Nicaraguan Church leaders call out Ortega regime for human rights abuses

A demonstrator near the Metropolitan Cathedral in Managua, Nicaragua, looks at pictures Nov. 2, 2019, of protesters who died during the protests against President Daniel Ortega's government. (Credit: Oswaldo Rivas/Reuters via CNS.)

Since a social uprising began in Nicaragua in May of last year, the government of President Daniel Ortega and his wife, Vice President Rosario Murillo, has called the local bishops coup organizers and even locked priests and the faithful in their parish churches.

This weekend, another priest was held for more than 12 hours of questioning by the authorities.

But far from being frightened, one bishop upped the ante this weekend, saying that the Catholic Church “has always seen the coffin of its persecutors pass by.”

“Do not forget that not everything remained in Calvary,” said Bishop Abelardo Mata of Esteli, referring to Christ’s crucifixion. “The morning of resurrection came.”

The bishop urged his priests to be close to those who suffer, “as the Old Testament says, close to the orphan, the widow and the foreigner.”

Suffering people

Mata condemned the persecution of the Catholic Church and its priests for being with the “suffering people,” and called out the regime for the violation of human rights that thousands of Nicaraguans have suffered.

Mata also praised the thousands of Nicaraguan youth who, on their graduation day, carried the blue and white national flag, currently banned by the government, in a sign of protest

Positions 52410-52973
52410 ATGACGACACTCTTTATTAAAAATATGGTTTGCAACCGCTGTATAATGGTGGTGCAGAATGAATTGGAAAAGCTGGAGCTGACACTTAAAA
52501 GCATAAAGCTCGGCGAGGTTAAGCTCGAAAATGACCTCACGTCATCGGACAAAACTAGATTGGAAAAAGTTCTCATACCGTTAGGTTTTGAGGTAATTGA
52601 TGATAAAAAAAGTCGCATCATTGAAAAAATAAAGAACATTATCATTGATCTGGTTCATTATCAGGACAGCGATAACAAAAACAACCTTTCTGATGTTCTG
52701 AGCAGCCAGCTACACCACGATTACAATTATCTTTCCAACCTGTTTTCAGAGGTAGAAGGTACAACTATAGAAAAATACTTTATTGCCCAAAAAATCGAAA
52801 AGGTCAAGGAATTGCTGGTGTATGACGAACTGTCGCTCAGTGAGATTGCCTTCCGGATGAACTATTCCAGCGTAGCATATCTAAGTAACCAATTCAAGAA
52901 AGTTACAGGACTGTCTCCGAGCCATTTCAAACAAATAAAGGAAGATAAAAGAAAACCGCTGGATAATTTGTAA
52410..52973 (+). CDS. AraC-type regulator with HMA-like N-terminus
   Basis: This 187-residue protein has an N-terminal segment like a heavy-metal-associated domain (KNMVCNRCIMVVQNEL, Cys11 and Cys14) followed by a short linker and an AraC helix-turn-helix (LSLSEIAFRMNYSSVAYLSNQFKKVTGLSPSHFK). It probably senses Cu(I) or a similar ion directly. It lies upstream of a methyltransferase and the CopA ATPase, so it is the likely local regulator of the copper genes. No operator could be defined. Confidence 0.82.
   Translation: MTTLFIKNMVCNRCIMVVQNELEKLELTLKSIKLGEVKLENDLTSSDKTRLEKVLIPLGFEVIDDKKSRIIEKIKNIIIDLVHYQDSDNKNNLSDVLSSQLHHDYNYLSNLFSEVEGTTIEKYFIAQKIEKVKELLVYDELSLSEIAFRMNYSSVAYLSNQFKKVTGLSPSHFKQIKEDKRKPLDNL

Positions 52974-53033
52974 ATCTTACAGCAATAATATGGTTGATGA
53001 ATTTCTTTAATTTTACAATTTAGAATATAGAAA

On Saturday, the police detained Father Ramon Alcides Pena Silva for 12 hours, after accusing him of “disturbing the peace” 31 times by celebrating Mass inside a Catholic church in the town of Segovia, which is in Mata’s diocese.

“Good morning,” the priest said on Sunday after being released. “I am on my way to my daily routine, or to breach the peace, now that that is what we call celebrating Mass in Catholic churches. Thank you for being concerned about me.”

In a statement released on Sunday, Mata denounced the “arbitrariness” of Pena’s detention, saying that it violated “fundamental human rights and due process” as stipulated by the constitution. The police officers that detained the priest had no warrant for his arrest.

“I protest that, since April 2018, the National Police has renounced its mission of protecting the people, who demand justice, peace, freedom and truth,” he wrote. “In these conditions, Father Alcides has reminded the police of their mission. This is not a crime. On the contrary, it is a call for them to reorient their actions in favor of the defenseless and oppressed.”

Harassment and persecution

The “harassment and persecution” of a person who has consecrated himself to the service of Jesus is “unacceptable,” Mata wrote, since it is this commitment to Christ that makes it mandatory for them to speak up “against the abuses and violations of the fundamental rights of our people, in this case, religious freedom.”

Finally the bishop addressed the personnel of the security forces, urging them to think about their own wellbeing and that of their families, instead of allowing themselves to be “manipulated” by those who simply “use them as puppets to perpetuate themselves in power.”

On Sunday, thousands of people participated in the celebrations of La Purisima as the Feast of the Immaculate Conception is known in in Nicaragua. According to information gathered by Crux, all over the country people left flags and bottles of water – currently signs of protest in the country – at the feet of the Virgin.

The water bottles gained their significance two weeks ago, when 13 people were arrested as they tried to bring water to a group of mothers of political prisoners who had been on a hunger strike after the  police barred them from leaving the San Miguel Arcangel Church in Masaya.